The experimental design was approved by the Committee on Use of Animals in Research of the Selcuk University, Faculty of Veterinary Medicine. Forty four clinically ill calves <30 days old, presented for treatment to the teaching hospital, were subjects of study. Calves were considered suitable for inclusion in the study if they had sufficient clinical and laboratory data at admission to suggest diarrhea and septicemia. Laboratory and clinical models described by Fecteau et al. [5] were used to predict septicemia in ill calves. Eleven neonatal calves<30 days served as controls were allowed to suckle the dam for two days, and the healthy status of them were monitored daily in the first month of age.

Laboratory analyses

Laboratory workup included: Hematological analyses: complete blood count (blood cells, mean corpuscular volume, hematocrit, hemoglobin, mean corpuscular hemoglobin, mean corpuscular hemoglobin concentration) (Hemocell Counter MS4e, Melet Schloesing Laboratories, France) and blood gas analysis (pH, pO2, pCO2, HCO3, base excess, O2 saturation) (Gem Premier 3000, Instrumentation Laboratory, USA); biochemical analyses: enzymes (AST, GGT, CPK) activities, and total protein, fibrinogen, immunoglobulin G, lactate, creatinine and minerals (sodium, potassium and ionized calcium) concentrations (BT 3000 Spectrometer, Italy). Immunoglobulin G and fibrinogen concentrations were determined by use of a commercial ELISA test kits (EAST BIOPHARM).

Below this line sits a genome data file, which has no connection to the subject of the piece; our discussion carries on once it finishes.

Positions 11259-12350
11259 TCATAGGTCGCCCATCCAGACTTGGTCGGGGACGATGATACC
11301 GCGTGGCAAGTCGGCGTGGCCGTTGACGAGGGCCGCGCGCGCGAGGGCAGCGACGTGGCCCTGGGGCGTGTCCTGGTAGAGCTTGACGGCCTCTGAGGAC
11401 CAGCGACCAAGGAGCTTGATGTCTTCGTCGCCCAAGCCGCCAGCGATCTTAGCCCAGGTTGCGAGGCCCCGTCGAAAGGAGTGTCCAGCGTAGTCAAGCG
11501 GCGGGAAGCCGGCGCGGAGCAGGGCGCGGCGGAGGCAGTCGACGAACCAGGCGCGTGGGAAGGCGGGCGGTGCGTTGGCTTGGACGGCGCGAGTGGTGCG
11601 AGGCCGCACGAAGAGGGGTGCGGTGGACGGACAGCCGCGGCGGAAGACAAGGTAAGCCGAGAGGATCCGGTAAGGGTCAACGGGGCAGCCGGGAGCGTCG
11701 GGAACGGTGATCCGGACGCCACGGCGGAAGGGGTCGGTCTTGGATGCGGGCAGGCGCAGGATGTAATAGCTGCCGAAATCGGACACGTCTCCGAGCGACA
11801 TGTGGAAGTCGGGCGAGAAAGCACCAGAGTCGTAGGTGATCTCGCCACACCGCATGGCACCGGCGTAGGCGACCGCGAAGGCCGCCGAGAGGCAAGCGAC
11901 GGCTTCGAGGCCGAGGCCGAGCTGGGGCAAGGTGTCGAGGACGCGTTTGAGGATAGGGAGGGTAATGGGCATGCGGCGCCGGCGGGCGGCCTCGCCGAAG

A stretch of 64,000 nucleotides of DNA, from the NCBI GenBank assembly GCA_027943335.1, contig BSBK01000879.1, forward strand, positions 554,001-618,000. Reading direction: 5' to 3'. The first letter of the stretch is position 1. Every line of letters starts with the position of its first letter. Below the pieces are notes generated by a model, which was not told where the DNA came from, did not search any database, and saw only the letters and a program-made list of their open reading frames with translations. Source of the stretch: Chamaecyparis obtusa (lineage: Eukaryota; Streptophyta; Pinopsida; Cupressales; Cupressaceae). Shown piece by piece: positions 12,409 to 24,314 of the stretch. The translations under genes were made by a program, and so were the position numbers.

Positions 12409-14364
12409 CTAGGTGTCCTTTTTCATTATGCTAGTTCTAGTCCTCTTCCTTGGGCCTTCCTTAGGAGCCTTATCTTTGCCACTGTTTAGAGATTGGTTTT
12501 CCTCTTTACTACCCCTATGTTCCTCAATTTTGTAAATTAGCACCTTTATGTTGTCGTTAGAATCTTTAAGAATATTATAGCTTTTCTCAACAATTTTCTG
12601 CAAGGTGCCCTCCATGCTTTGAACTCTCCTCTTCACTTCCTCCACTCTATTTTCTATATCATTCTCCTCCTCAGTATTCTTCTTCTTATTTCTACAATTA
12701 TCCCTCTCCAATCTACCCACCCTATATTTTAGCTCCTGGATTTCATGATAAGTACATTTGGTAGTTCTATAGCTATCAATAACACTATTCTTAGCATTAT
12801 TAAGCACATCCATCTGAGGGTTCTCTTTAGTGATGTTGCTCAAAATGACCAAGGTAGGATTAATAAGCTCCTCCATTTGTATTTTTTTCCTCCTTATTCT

Data collection

Physical findings, laboratory data at admission, and outcome were tabulated for all calves. The clinical abstract was constructed to include variables that reflected severity of sepsis (e.g., high plasma fibrinogen concentration and enzymes activities, failure of passive transfer, metabolic acidosis, recumbent posture, and a poor suckle reflex).

NMR based metabolomic evaluation